There are countless iGaming industry PRs that pass through my inbox on a daily basis and while my usual course of action is to pass them on to my team for publication, the Colossus Bets PR announcing “Conscious Colossus” caught my attention. I’ve always been a big fan of Colossus Bets founder and CEO Bernard Marantelli, and it comes as no surprise to me his team is dedicating time and resources to making the world a better place.
As someone who has worked within the iGaming industry for so many years, I am fully aware of the distorted public perception that surrounds iGaming and I strive to highlight organizations within our world who simply prove that public perception wrong. It also has been proven that CSR in general raises morale within an organization and inspires fresh talent to come on board and stay on board, so what’s not to love? We all want to be proud of the company we work for.
In an effort to inspire more of the iGaming industry to get involved with charitable work, here’s the story behind Colossus Bet’s “Conscious Colossus” launch with their CCO, Eva Karagianni-Goel.
Becky Liggero: Eva, I’m so proud of this initiative — what is the story behind the creation of Conscious Colossus, when did you begin discussing the idea internally and why? What was the trigger?
Eva Karagianni-Goel: Since the very early days of Colossus, we have had an active dialogue about how we can become a positive force for change, not just in the gaming industry but also our broader community. Over time, we considered several ways of contributing, from donating a straight percent of our ticket revenue to allowing our players to nominate the charities we would fund to a certain level on their behalf. These ideas ended up not progressing, partly because we felt we still lacked a coherent vision around this and partly because, frankly, we had to prioritise certain commercial milestones.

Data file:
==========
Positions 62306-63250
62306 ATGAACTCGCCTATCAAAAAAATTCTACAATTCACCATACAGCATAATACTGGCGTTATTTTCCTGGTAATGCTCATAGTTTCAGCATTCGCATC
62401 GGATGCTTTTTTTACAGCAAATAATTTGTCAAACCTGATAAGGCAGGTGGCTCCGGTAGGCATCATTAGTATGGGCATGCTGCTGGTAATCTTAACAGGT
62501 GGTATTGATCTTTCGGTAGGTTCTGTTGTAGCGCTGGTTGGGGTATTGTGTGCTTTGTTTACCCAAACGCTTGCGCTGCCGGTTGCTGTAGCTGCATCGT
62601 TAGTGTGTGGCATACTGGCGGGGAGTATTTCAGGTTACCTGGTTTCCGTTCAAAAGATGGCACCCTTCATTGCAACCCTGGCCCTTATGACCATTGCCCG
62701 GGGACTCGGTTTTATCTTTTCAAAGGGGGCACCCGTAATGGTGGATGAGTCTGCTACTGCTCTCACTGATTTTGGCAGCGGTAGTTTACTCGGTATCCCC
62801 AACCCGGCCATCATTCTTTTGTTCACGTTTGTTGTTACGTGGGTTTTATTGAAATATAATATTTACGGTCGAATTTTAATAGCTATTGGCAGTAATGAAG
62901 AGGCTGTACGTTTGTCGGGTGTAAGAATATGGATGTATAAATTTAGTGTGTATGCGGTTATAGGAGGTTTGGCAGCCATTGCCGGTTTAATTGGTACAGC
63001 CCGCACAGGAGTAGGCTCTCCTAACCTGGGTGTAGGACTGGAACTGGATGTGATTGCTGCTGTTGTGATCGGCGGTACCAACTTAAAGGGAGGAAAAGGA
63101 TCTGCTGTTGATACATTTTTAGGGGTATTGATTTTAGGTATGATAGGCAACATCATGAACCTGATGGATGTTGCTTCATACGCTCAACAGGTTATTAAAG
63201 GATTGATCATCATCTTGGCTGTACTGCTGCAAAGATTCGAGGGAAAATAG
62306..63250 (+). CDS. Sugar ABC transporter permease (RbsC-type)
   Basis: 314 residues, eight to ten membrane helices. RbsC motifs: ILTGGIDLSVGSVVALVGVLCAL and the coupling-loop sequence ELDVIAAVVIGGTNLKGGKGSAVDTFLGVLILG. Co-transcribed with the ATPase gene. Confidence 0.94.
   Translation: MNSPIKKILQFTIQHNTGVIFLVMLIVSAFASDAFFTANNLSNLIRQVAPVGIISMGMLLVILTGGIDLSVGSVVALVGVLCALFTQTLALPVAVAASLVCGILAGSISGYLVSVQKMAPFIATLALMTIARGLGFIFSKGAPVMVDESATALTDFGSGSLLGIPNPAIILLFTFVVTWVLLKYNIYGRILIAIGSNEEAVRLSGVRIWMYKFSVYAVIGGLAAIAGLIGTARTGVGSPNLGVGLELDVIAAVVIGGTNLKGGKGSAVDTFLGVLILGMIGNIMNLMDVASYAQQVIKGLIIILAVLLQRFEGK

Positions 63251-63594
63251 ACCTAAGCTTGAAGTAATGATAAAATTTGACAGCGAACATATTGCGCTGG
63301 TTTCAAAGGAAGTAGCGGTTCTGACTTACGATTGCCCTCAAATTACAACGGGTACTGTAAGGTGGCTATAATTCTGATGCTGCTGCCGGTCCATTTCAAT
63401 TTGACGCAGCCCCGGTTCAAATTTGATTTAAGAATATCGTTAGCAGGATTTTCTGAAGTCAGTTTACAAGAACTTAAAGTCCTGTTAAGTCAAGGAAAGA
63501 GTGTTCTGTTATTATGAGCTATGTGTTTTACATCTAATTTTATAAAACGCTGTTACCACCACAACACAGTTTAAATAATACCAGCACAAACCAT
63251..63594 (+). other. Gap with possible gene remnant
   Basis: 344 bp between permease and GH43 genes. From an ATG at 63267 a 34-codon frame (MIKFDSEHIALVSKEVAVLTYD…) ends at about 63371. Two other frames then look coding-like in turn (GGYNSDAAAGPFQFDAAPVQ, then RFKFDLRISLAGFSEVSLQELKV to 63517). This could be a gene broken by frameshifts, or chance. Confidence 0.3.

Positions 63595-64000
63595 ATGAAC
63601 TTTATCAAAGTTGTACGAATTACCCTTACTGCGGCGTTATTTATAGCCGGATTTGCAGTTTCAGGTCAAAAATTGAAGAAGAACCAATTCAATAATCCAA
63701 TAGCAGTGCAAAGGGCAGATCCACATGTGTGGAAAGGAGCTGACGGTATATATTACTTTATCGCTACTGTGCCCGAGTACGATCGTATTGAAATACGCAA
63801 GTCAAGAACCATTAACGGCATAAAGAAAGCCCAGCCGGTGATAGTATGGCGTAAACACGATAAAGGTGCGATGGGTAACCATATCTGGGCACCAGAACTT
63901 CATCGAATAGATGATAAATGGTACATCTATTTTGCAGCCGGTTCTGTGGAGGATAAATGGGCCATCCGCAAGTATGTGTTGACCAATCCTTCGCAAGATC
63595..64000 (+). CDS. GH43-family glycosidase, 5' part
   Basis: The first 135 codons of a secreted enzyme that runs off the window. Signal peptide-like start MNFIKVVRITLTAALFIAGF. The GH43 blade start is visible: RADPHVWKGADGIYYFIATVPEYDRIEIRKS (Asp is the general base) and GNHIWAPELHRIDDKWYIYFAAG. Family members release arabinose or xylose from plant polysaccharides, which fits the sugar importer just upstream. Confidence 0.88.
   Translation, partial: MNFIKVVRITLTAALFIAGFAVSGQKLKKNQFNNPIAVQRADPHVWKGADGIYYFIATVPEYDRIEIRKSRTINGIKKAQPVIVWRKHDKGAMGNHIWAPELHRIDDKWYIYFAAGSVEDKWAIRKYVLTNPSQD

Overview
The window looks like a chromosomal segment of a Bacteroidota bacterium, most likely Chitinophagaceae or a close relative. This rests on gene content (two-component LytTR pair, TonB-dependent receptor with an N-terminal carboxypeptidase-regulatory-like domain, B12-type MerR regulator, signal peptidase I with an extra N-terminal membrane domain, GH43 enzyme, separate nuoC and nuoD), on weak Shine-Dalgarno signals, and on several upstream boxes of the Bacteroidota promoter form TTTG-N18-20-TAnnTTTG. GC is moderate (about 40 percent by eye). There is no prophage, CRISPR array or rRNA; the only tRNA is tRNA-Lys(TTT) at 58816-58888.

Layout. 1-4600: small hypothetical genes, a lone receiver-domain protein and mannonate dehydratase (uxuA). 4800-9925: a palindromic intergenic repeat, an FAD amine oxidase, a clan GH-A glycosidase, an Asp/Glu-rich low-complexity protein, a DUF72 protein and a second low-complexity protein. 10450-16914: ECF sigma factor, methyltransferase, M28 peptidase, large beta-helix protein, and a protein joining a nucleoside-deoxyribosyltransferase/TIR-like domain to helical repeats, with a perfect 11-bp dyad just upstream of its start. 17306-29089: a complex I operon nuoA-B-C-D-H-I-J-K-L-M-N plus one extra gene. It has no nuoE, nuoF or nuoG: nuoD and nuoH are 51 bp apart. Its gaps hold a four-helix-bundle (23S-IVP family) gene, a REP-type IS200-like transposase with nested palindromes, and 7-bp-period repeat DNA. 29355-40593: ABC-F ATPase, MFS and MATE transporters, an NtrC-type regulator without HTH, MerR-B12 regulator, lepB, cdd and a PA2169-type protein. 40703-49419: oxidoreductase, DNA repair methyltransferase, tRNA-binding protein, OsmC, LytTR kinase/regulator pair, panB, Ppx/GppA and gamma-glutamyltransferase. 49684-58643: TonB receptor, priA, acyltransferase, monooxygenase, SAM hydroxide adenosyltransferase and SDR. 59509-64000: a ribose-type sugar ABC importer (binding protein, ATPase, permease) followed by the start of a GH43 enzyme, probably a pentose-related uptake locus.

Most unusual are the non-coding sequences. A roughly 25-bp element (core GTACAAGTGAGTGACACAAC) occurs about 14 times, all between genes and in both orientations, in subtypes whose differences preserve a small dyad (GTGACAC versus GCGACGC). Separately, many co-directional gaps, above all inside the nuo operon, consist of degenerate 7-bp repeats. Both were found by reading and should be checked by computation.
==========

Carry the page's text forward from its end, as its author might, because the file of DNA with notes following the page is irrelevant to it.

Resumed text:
Then in the past few months, a couple of threads came together to form the vision of what became Conscious Colossus. On the one hand, we saw escalating pressure and an increased realisation among industry participants that more needs to be done in the area of responsible gambling, especially to combat problem gambling.
And at the same time, we felt strongly that our commitment to be a responsible operator should not be narrowly defined by current regulatory pressures or the dominant PR agenda. So eventually, Conscious Colossus became the official platform for us to externalise who we are, our values and what we care for, as a team.
BL: Under the Conscious Colossus umbrella, there are four areas of responsibilities you plan to focus on, can you elaborate on them for us?
EKG: Even though we envisioned Conscious Colossus as a charity scheme with broad reach, we also wanted to make sure that our efforts will be directed where we can have the most relevance and impact. So we developed a simple framework for the scheme that comprises the four areas of responsibility we’ve now publicly shared.
Responsible gambling education and addiction was the first area we penned down and a ‘no brainer’ given what we already discussed. Then we wanted to form some connection between the main content drivers of our product and Conscious Colossus, which led to the addition of sports and racing as the next two on the list. In the case of sports, we decided to focus on charities or initiatives that advance sports within communities in pursuit of a greater objective. In the case of racing, we took a leap of faith by deciding to focus on what is probably the most controversial topic surrounding racing, animal welfare. And last but not least, community causes were added to the list to allow us to reach out and support our immediate community.